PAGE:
Think about that. Read that list back. That’s the company that K. Dot has put himself in with To Pimp A Butterfly.

He’s amongst the all time greats. There are so many attributes that make him today’s premier emcee, and one of Hip Hop’s standout artists. For one thing, he’s very versatile. Conscious songs are one of his stronger points. Throughout his career he’s put out thought-provoking, inspiring music, with a strong pro-Black focus. A track like “Black Boy Fly” from good kid, m.A.A.d city where Kendrick raps about different avenues out of poverty, citing childhood examples from his hometown of Compton along with his own experiences, showcases his ability to put together an empowering, uplifting track that’s rooted in truth. “HiiiPoWeR” from Section .80 is a prime example of Kendrick waxing political from an intelligent, young, Black male perspective, highlighted by lyrics such as:

Who said a black man in Illuminati?
Last time I checked that was the biggest racist party
Last time I checked, we was racing with Marcus Garvey
on the freeway to Africa till I wreck my Audi
And I want everybody to view my autopsy
So you can see exactly where the government had shot me
No conspiracy, my fate is inevitable
They play musical chairs once I’m on that pedestal

Conscious Rap isn’t the only lane Kendrick can navigate however. With “Poetic Justice” he showed us he can rap for the ladies. On “Backseat Freestyle” he gets super-lyrical. For another great example of K. Dot displaying his dexterity as a lyricist along with a fantastic ability to transform his style to best fit the track he’s been asked to feature, check out “Love Game” from Eminem’s Marshall Mathers LP 2. He pretty much morphs into his own version of Slim Shady and delivers an extraordinary, witty, lyrically potent performance that complements Eminem’s subject matter and delivery perfectly. On “m.A.A.d City”, he joined forces with West Coast legend MC Eight for an organic sounding 90s feel gangsta rap track. And of course, on his “Control” verse, he showed us that he can literally shake up the entire game with what ultimately amounted to a pre-preemptive battle rap. It’s worth noting that not one of the multitude of replies to his warning shots were anywhere near as impactful as his one verse. Score another win for Kendrick. On top of all that, the guy’s pretty good at freestyling too. And don’t get it twisted; we mean actual, off the top of the head, unprepared freestyles, not the scripted verses that are too often presented as a true freestyle. He’s got that covered too.

All of these credentials are certainly impressive. The biggest reason why I’ve personally placed Kendrick on my Top 5 however, and why I strongly feel that you should consider his candidacy, is how important his music is amidst the backdrop of a non-post racial society. It’s one thing to make an uplifting song or two, but Kendrick Lamar has now carefully crafted 3 fantastic albums thematically rooted in a strong pro-Black, pro-community stance. He does not shy away from being a voice of positivity and hope for those mired in tough, urban environments. He embraces the role and thus far has delivered again and again. Tracks like “Fuck Your Ethnicity” from Section .80 and “Complexion (A Zulu Love)” from To Pimp A Butterfly directly tackle race issues, with the former calling for racial unity while the latter promotes the beauty in all shades of Blackness. Given rising racial tensions in a country where young black males are are jailed at higher rates for like crimes than their counterparts and killed by cops (though often unarmed) in what’s ultimately ruled a justifiable homicide, Kendrick’s efforts in tackling these issues are welcomed, applauded, and necessary. His music can foster both self-reflection and discourse. He’s not only a great artist, he’s an important one. To me, that matters in the all time debate.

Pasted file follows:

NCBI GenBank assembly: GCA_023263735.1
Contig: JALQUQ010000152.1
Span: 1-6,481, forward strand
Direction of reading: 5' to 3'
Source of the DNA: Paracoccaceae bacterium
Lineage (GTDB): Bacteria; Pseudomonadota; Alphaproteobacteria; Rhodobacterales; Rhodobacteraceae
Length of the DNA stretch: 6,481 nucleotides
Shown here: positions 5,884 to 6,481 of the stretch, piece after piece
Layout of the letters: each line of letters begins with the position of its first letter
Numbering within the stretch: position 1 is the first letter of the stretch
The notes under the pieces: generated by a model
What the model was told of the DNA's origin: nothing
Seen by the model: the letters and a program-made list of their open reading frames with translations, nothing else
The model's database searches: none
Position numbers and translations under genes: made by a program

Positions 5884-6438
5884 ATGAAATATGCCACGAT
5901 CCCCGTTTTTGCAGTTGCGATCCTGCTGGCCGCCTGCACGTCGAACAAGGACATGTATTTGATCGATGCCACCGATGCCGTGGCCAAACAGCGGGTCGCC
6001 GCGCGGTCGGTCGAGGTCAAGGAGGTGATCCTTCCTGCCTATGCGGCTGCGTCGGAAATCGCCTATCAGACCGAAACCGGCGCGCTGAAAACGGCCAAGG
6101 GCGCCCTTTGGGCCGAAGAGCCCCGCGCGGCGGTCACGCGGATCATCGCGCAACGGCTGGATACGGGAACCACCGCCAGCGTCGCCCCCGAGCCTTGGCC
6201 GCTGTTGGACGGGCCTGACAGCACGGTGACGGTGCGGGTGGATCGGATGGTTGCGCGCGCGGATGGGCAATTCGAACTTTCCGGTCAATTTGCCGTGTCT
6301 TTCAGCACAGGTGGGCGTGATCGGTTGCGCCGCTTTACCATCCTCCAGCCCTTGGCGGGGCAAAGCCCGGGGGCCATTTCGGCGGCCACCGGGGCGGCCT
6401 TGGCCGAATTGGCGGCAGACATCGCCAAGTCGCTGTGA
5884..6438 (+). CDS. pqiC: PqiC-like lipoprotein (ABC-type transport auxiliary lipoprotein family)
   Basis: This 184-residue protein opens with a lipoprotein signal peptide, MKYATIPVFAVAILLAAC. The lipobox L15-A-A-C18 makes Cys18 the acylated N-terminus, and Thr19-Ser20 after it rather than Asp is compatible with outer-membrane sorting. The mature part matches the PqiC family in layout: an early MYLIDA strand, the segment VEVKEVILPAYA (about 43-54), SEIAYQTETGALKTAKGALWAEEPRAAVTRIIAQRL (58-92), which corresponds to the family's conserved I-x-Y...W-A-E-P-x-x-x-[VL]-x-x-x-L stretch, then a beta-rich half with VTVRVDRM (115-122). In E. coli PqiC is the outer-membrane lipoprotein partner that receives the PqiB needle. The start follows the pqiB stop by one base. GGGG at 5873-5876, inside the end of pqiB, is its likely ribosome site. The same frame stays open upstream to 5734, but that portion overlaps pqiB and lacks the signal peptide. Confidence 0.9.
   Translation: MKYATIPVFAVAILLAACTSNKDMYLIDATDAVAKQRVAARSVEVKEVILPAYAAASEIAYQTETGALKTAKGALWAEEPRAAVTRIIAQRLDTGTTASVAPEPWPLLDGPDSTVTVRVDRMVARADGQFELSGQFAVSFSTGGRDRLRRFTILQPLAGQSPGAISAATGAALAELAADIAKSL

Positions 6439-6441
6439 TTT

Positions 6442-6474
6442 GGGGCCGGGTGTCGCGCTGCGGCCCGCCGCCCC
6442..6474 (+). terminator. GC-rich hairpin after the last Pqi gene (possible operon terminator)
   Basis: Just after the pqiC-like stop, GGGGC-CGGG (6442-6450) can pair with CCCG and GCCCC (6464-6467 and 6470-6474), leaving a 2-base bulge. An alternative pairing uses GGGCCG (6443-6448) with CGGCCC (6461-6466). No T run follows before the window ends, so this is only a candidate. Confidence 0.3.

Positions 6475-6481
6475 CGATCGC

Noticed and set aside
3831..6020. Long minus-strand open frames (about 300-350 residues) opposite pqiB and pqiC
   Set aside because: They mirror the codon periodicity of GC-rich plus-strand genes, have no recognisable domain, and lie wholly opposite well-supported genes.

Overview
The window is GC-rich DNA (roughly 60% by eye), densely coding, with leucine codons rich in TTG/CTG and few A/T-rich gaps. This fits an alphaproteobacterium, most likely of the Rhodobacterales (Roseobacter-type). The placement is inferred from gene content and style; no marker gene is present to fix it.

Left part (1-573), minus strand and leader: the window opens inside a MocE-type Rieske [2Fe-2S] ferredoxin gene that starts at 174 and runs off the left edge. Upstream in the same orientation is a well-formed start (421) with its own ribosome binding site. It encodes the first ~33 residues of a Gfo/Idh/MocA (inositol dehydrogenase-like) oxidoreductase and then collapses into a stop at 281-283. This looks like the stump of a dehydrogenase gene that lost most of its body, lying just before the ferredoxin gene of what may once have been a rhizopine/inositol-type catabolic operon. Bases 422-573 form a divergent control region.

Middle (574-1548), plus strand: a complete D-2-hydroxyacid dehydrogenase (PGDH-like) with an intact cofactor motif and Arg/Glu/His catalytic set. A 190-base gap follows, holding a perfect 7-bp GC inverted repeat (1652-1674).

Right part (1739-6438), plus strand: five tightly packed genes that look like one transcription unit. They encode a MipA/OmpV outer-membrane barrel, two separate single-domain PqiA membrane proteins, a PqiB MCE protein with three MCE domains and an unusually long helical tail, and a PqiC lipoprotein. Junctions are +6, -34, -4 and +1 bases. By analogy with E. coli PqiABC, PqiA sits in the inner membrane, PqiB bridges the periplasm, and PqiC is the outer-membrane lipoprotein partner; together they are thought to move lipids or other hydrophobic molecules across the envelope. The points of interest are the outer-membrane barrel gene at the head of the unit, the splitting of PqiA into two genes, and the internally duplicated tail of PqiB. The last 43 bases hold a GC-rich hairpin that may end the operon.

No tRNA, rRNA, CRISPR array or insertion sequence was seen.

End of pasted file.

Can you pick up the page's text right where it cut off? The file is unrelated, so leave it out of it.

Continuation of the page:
Kendrick ReligiousReligion is a prevalent theme across both good kid, m.A.A.d city and To Pimp A Butterfly. Kendrick’s dad’s counsel at the end of “Real”, when he tells his son that killing others doesn’t make one a man before proclaiming “real is God! Ni**a!” stands out as one of the more powerful moments on good kid, m.A.A.d city. It speaks to Kendrick’s willingness to incorporate religious undertones in his music.

Listening to Kendrick struggle with the temptress that is “Lucy” throughout his latest release, but most notably on “For Sale?” is nothing short of amazing. “Lucy” is in fact a personification of Lucifer, as throughout the song “Lucy” is persistent in her offers of fame and fortune to Kendrick provided he signs a contract. Alluding to said persistence, Kendrick raps, “Lucy don’t slack a minute, Lucy work harder. Lucy gon’ call you even when Lucy know you love your Father.” Lucifer knows you love your Father, i.e. The Lord, and because of that she’ll tempt you more. Brilliant. On top of preaching pro-Black narratives and promoting community among all peoples, Kendrick often warns his listeners against the perils of drugs, alcohol, gang violence, and even Satan, or a lack of Faith if you will.

It’s not that he doesn’t appreciate the finer things in life, as evidenced by his verse on label-mate Schoolboy Q’s “Collard Greens“, he just refuses to fall into the pitfalls of celebrity and fortune. He prides himself in staying grounded and conveys these themes in his music for his audience to not just enjoy, but to learn from as well. In a day and age where “money, hoes, and clothes” content has hit an all-time high as far as radio play and mainstream popularity, Kendrick stands as the leader of a new age Conscious Hip Hop movement. He’s not alone. J. Cole and Macklemore make similarly mindful music. With To Pimp A Butterfly however, Kendrick has further separated himself from the pack. He’s the face of this movement and that’s to the movement’s benefit, as well the consumers’.